Are you a Left-Brain Reader or a Right-BrainReader?Recently researches were carried out in the United States to determine thedifference between a left-brain reader and a right-brain reader. A specialapparatus was constructed, consisting of a television screen to present the readingmaterial, with a cursor that the subject had to fixate upon. Eye-movements weremonitored electronically, so the cursor would move when the subject moved hiseyes. The equipment could be set up in two modes. In the first mode, material tothe left of the cursor would blank out on the screen, if the subject attempted tomove his fixation point to the right of the cursor. In the second mode, material tothe right of the cursor would blank out, if the subject attempted to move hisfixation point to the left of the cursor.In the first (left-brain) mode, when words to the left of the cursor blanked out,preventing the subject from regressing or back-skipping, this duplicated thehabitual pattern of a left-brain reader, who always reads one or more words aheadof a particular fixation point. In the second (right-brain) mode, when words tothe right of the cursor blanked out, preventing the subject from anticipating byreading one or two words ahead of the fixation point, this duplicated the habitualpattern of a right-brain reader, who tends to re-read the words leading up to aparticular fixation point.This equipment was tested on a group of 30 subjects. When the equipment wasset- up in the left-brain mode, the maximum observed average reading speed ofthe group was 1600 w.p.m., and when the equipment was set-up in the right-brain mode, the maximum observed average reading speed of the group was 95w.p.m.; a difference of 17:1. Note: with material presented in the left-brain modethe average reading speed of the group was raised from 500 w.p.m. to 1600w.p.m.; it was more than trebled.Without the specialised equipment described above, this test is somewhatsubjective, although it should give you a good indication. The steps are asfollows:1. Take a novel and read this silently whilst running your finger along the line of print as you read it.2. Note carefully: How far are you reading ahead of your fixation point? The fixation point is determined by your finger position.3. Do you find that it is difficult to read ahead of the fixation point? Do you find that you are holding on to the two or three words you have just read?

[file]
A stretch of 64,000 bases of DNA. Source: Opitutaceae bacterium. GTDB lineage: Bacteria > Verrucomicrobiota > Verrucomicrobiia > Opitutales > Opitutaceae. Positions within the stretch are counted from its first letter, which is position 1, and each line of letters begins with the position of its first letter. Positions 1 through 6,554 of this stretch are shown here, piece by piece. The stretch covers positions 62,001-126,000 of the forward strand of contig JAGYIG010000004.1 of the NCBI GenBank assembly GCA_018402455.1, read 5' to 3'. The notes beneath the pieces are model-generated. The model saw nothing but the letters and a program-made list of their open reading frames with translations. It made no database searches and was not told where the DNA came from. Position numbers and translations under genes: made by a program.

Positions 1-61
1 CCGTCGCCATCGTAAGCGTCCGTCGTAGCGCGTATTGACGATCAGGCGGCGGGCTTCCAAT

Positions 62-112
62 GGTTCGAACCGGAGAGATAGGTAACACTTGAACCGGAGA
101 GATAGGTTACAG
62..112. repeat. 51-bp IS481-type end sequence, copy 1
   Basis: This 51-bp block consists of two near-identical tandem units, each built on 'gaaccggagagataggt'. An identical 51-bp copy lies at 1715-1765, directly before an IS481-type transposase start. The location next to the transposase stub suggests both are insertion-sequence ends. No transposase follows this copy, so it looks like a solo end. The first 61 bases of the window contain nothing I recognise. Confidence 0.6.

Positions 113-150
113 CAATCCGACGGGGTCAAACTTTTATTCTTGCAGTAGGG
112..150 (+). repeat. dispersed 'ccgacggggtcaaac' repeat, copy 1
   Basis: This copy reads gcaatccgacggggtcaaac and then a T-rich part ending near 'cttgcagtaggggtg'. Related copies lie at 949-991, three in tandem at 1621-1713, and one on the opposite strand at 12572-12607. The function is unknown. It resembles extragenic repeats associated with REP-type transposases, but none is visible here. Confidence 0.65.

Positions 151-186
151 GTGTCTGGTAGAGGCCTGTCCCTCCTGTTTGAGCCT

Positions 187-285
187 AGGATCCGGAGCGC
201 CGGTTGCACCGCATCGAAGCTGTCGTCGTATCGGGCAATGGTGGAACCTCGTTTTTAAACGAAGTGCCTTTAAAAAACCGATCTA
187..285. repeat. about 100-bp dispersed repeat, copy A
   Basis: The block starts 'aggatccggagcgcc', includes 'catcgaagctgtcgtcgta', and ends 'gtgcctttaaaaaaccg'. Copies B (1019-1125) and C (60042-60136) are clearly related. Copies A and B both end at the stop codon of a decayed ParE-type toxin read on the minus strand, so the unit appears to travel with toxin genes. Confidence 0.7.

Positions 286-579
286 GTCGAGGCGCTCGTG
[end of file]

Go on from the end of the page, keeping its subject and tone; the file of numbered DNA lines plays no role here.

If the answer to 2. is yes, and you are reading ahead of the fixation point, you area left-brain reader. If the answer to 3. is yes, and attention is drawn back to thewords that you have already read, then you are a right-brain reader.Visual GuidesA visual guide is a pointer, such as the end of a pencil or a fingertip, movedalong underneath a line of print. The reason children are discouraged frompointing to the words as they read them, is that stopping to point at eachindividual word can indeed slow down reading. But if instead, the finger ismoved along smoothly underneath the line of text, it can help to speed up readingconsiderably, for three reasons:1. If the eye is trained to follow the visual guide, then most unnecessary back-skipping is eliminated.2. Deliberately speeding up the visual guide will help the eye to move alongfaster.3. As the eye moves faster it is encouraged to take in more words with eachfixation. This increases the meaningful content of the material - each chunkmakes some sense - so that comprehension actually approves.The following practical procedures are divided into six sections: A. Preliminary Exercises, to teach a better method of inner speech. B. Speed Perception, to improve your capacity to duplicate; C. Pacing & Scanning Techniques, to improve your initial understanding at speed; D. In-Depth Reading Techniques, including the use of keywords and mindmaps to improve depth of understanding; E. Visual Reading Techniques, to improve retention and recall. F. Defeating the Decay of Memories, to apply the newly acquired speed of thought to learning new information.Therefore, the following selection of exercises reflect the three dimensions ofDuplication, Understanding, and Memory.